How we can maintain best practices in an evolving drone industry

With rapid advancements being made to release more autonomous drones, today AI-powered drones can take off, land and follow pre-programmed flight paths without manual piloting. But how can we continue to bring an aviation mindset to ensure the safe and efficient use of drones in a fast-evolving industry?

Trendspek's founders Derek Feebrey, Fiona Church and Mitch Deam were airline pilots for 20 years before launching one of Australia’s first commercial drone businesses, Hoverscape.

Inspired by the unlimited potential of drones, they launched a software using drone capture to give asset owners the power to digitally inspect infrastructure anywhere in the world.

Here, they reflect on the advancements made in drone tech over the last decade, and how we can ensure safe and efficient use of drones across critical infrastructure, defence and government sectors.

(L-R: Fiona Church, Derek Feebrey and Mitch Deam)

The power of purpose in an increasingly competitive market

Derek Feebrey

Where the first computer once filled the entire room and now fits in a transportable laptop bag, the same can be said for the drone industry. They are becoming smaller, safer and more accurate, to the point where you can complete a full inspection of large-scale infrastructure such as ports and dams with a robotic device that fits in the palm of your hand.

With recent advancements in sensor technology, today, drones can autonomously takeoff, land and follow a pre-programmed flight path to capture previously hard-to-reach areas. Across all sectors of the infrastructure industry, organisations are leveraging drone tech to better manage large asset portfolios — even developing their own internal drone programmes and training their teams to use them.

As drones continue to develop, become easier to operate and release new features — such as advanced imaging sensors, LiDAR and thermal — organisations are being enabled to do more with less, especially in a period of skills shortages.

How is Trendspek different? We are dedicated to a clearly defined purpose and vision to enhance, optimise and empower the infrastructure industry to have 360 high-fidelity views of assets and to make smarter, safer and more cost-efficient decisions. We recreate the O&M process digitally, to provide complete and accurate asset information that is based on evidence, provides context and is multipurpose.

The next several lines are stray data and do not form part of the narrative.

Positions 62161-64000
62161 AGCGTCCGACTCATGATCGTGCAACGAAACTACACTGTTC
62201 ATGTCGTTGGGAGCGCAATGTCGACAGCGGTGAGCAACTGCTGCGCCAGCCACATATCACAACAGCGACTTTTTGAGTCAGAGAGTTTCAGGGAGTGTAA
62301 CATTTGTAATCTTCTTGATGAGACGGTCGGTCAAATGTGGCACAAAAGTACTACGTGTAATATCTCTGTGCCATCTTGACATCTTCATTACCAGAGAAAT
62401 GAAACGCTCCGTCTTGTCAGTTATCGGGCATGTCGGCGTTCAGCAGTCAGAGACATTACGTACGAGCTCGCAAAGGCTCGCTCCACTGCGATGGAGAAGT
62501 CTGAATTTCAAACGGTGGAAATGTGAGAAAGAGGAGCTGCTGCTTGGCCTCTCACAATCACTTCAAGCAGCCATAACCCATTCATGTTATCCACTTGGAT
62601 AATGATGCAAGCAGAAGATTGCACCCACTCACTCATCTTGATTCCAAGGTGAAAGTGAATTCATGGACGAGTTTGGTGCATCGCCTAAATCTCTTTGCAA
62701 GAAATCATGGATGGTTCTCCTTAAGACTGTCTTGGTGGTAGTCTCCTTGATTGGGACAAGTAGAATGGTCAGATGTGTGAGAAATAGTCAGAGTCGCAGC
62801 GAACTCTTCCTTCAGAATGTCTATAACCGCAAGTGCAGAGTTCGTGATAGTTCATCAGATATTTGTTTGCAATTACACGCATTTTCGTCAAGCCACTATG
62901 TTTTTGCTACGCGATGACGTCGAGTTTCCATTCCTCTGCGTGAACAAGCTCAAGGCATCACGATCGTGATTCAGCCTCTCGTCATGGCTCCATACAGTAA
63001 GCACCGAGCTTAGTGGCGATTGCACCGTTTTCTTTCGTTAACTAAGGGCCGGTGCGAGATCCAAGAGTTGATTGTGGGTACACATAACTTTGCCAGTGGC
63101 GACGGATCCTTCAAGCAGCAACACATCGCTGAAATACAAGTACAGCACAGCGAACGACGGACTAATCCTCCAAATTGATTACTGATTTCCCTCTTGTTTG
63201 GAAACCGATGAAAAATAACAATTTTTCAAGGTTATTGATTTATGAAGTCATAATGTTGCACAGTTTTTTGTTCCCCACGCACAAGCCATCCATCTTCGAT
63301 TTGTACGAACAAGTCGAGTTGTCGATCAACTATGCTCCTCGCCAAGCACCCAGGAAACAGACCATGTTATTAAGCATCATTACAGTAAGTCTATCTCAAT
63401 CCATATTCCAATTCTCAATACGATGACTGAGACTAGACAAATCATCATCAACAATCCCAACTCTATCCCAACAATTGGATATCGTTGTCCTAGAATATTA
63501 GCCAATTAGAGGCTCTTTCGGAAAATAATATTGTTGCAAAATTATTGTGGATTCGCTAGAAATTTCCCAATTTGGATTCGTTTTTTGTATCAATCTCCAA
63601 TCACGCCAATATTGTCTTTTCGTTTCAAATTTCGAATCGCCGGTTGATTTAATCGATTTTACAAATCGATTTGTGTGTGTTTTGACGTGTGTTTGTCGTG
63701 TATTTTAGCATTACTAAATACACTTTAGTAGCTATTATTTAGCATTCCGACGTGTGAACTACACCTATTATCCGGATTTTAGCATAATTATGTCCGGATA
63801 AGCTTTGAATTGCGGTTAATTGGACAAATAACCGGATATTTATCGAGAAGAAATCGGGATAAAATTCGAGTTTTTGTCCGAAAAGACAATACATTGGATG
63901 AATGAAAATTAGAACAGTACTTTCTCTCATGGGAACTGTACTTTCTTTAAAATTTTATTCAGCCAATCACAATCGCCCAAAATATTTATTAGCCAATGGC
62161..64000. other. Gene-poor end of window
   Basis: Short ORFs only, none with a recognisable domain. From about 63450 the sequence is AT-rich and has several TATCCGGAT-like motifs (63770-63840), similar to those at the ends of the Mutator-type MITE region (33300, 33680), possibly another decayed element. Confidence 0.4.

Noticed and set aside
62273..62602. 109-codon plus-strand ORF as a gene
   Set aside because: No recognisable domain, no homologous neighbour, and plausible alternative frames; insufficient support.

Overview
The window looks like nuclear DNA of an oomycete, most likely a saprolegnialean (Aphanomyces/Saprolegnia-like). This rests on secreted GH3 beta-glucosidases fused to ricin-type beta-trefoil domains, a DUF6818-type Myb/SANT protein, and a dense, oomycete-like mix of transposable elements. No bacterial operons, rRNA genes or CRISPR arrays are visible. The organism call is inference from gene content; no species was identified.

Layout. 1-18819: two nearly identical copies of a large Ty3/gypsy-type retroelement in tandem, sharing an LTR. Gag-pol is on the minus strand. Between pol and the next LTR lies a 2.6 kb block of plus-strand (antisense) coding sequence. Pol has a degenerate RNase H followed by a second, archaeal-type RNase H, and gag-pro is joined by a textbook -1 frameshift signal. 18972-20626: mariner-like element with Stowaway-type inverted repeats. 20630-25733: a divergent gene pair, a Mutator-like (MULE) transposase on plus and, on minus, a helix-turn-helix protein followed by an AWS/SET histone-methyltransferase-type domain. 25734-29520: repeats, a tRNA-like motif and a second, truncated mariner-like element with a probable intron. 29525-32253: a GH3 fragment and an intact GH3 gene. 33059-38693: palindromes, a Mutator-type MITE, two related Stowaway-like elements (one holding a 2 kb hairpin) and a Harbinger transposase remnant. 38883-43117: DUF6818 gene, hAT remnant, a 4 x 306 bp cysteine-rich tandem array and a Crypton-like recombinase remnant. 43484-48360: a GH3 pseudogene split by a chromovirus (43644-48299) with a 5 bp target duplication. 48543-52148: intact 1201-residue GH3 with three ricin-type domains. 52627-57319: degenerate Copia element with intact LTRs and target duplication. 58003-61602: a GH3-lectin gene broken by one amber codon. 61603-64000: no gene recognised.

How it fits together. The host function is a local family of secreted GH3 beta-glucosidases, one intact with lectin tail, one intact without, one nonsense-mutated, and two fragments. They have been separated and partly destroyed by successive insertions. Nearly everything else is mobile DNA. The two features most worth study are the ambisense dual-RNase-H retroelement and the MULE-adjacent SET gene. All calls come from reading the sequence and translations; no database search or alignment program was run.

Photo: Graham Jepson

The evolution of the drone pilot

Mitch Deam

Regulations have improved the standards of commercial drone use, but we must continue to bring an aviation mindset to the industry to champion safety and best practice.

The rise of drone piloting has been an interesting development. With rapid advancements being made to release more automated, AI-powered drones, pilots are evolving their skillset to develop in areas of operation, maintenance and management of larger fleets to conduct more specialised tasks as a part of a widely adopted technology push.

Trendspek is dedicated to partnering with leading drone service providers to provide enterprise-level inspection services across a vast array of industries.

As drones are still widely an "off the shelf" industry, it's crucial to work alongside trusted manufacturers that operate with the highest standards to ensure safe, accurate and secure drone capture.

Drones are just the beginning — it's how we use them that counts

Fiona Church

We've had to learn that "it's not about the drones". There are a myriad of use cases and applications for drone technology, but the industry has had to learn that it’s not really about the drone at all - it’s about outcomes for a client. What are our clients trying to achieve with the data? How is it making their life, processes easier or more efficient? The drone is a tool to achieve an outcome, but not the outcome itself.